Kristy’s class centered on three sample projects; each project building on the techniques learned in the prior project. The class fee included all materials for the class, instructions and videos demonstrating certain techniques. Kristy set up chatrooms that allowed students to ask questions, post pictures of progress, comment on each other’s creations and get expert guidance, suggestions and commentary from Kristy. You can check out the classes Kristy offers at her website, Opulent Fibers, here: http://www.opulentfibers.com
Kristy creates the most gorgeous 3D wall hangings (among other beautiful things) and I was so excited to learn how she fabricates them in this online class. To see some of Kristy’s work, look here (just wonderful!): http://www.kristykun.com/gallery/ Now you understand why I wanted to learn this technique!
Below are the three sample projects I created in this class. It’s a very interesting technique to attach pieces of heavy weight prefelt fabric to each other. There is a lot of labor involved to ensure everything is tightly attached and felted to a very hard finish. But well worth it! Our samples were a 12” square and each one took several hours to prepare before even before using water. Many students were active in posting pictures of their creations and providing encouragement and feedback to others. Overall, a very enjoyable and educational experience.
Project one: learning to attach the prefelt vertically to a square of prefelt. It’s a weird looking, but the purpose was to learn the technique. J
Project two: learning to attach prefelt vertically and to each other onto a square prefelt. This was definitely much trickier.
Project three: The flower. This was the reason I took the class! If you looked at Kristy’s gallery, you can see all the many possibilities for this technique.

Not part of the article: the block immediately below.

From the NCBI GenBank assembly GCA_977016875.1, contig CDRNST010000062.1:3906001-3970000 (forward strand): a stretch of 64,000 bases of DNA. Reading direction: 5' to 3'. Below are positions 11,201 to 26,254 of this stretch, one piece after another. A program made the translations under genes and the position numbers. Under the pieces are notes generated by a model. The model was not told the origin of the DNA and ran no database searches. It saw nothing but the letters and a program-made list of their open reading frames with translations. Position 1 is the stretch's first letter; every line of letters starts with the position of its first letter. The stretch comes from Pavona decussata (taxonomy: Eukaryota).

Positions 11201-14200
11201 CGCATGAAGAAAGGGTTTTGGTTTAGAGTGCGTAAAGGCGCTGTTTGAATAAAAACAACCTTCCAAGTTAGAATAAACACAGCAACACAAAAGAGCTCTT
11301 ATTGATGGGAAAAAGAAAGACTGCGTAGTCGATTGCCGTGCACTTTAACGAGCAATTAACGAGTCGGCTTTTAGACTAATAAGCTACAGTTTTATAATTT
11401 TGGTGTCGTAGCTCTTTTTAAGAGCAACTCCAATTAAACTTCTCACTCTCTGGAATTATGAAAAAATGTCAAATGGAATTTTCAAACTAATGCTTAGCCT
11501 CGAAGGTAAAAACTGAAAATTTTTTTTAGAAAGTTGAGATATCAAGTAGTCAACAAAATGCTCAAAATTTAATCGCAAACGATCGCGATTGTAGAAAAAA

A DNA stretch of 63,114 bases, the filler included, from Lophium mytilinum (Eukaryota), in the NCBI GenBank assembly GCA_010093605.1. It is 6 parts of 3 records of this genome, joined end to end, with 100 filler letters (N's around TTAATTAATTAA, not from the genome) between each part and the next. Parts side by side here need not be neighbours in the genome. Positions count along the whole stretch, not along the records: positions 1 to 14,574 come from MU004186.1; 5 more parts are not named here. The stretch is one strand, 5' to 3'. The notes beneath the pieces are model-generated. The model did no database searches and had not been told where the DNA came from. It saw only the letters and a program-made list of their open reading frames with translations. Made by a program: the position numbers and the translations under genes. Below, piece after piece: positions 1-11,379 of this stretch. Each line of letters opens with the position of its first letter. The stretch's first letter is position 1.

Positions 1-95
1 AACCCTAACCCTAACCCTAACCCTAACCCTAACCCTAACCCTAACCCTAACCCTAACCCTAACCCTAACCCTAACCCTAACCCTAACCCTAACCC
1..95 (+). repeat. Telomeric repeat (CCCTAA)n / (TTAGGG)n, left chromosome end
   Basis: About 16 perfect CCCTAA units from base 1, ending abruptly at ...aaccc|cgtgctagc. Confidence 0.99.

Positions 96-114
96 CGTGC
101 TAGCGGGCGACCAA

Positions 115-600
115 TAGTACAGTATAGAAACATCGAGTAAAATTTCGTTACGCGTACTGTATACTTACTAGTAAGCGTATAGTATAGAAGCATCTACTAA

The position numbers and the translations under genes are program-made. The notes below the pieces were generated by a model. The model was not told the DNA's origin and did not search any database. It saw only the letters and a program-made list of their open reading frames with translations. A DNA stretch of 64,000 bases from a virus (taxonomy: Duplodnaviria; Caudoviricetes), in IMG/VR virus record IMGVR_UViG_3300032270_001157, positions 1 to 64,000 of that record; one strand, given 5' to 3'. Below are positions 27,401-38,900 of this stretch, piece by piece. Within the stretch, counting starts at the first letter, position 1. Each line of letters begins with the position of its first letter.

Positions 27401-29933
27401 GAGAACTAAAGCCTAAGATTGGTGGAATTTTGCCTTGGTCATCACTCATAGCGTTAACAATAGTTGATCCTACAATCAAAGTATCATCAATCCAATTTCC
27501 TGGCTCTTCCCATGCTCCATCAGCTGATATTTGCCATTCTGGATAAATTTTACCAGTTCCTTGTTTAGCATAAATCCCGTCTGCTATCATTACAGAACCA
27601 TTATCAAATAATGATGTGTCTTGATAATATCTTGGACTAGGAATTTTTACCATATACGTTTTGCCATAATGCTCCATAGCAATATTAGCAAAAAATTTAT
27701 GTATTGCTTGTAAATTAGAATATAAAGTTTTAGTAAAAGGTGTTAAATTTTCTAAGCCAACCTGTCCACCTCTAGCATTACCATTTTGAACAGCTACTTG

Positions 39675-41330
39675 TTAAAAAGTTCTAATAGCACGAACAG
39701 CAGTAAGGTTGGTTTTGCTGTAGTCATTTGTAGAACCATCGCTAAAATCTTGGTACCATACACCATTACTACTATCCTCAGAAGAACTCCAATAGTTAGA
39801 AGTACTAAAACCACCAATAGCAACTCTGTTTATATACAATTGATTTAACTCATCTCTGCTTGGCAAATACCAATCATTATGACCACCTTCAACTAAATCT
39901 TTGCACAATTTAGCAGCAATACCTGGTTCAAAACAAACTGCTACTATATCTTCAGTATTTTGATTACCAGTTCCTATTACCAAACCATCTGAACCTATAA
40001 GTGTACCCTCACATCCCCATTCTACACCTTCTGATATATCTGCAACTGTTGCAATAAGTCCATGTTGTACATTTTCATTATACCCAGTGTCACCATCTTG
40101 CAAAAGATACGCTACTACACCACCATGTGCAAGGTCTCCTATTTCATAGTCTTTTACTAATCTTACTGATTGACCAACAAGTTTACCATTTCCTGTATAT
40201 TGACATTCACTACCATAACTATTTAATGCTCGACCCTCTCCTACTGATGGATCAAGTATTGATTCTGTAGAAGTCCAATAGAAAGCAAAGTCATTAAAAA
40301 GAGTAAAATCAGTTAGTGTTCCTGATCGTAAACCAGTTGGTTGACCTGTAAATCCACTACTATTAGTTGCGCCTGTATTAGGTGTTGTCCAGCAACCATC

Which leads me to the issue for which I hope to generate some discussion: artistic plagiarism.
I follow a few fiber artists’ blogs and have great admiration for many fiber artists; the moderators of this forum included. To mention a few others that I greatly admire: Moy Mackay, Nicola Brown, Kim Winters, Lyn and Annie at RosiePink, Fiona Duthie, Sara Renzulli, and Andrea Noesk-Porada. I love to look at the works by these artists and I’m so inspired by them. I want to make everything they make! There is a fine line here, however, and I’m mindful of trying not to cross it. When I make something that is very similar (with felt, it is never EXACTLY identical), I certainly would give credit to the original artist if I were to do anything with that piece.
I’ve never sold anything yet—I give nearly everything I make away. But, I hope to sell pieces soon. Anything I intend to sell is going to be, hopefully, solely my creation, (not ones I’ve attempted to copy to learn a technique or just because I loved the item and wanted to duplicate it).
How do you address this? I can needle felt a chipmunk or make a felt painting of a highland cow in the manner of Sara Renzulli and Moy Mackay, respectively. They aren’t going to be identical to something either one of these artists produced, but I was inspired by them in the creation of my item.
Now that I know how to make lovely 3D wall hangings, taught by Kristy Kun, I intend to make larger pieces; similar of course due to material and technique, but they won’t be identical to Kristy’s work. In fact, I will work hard to make sure they DON’T look like her work…but the idea was hers.
Do you mention the artist who inspired the work, when relevant, on items you sell? Do you feel that since no piece is identical in size, shape, color, and texture, that items you sell are your creation and there is no need for mentioning the artist who inspired you? This is a really important issue for me. I would love to hear your thoughts on this subject.
Thank you Terri for sharing your class work and invoking this discussion.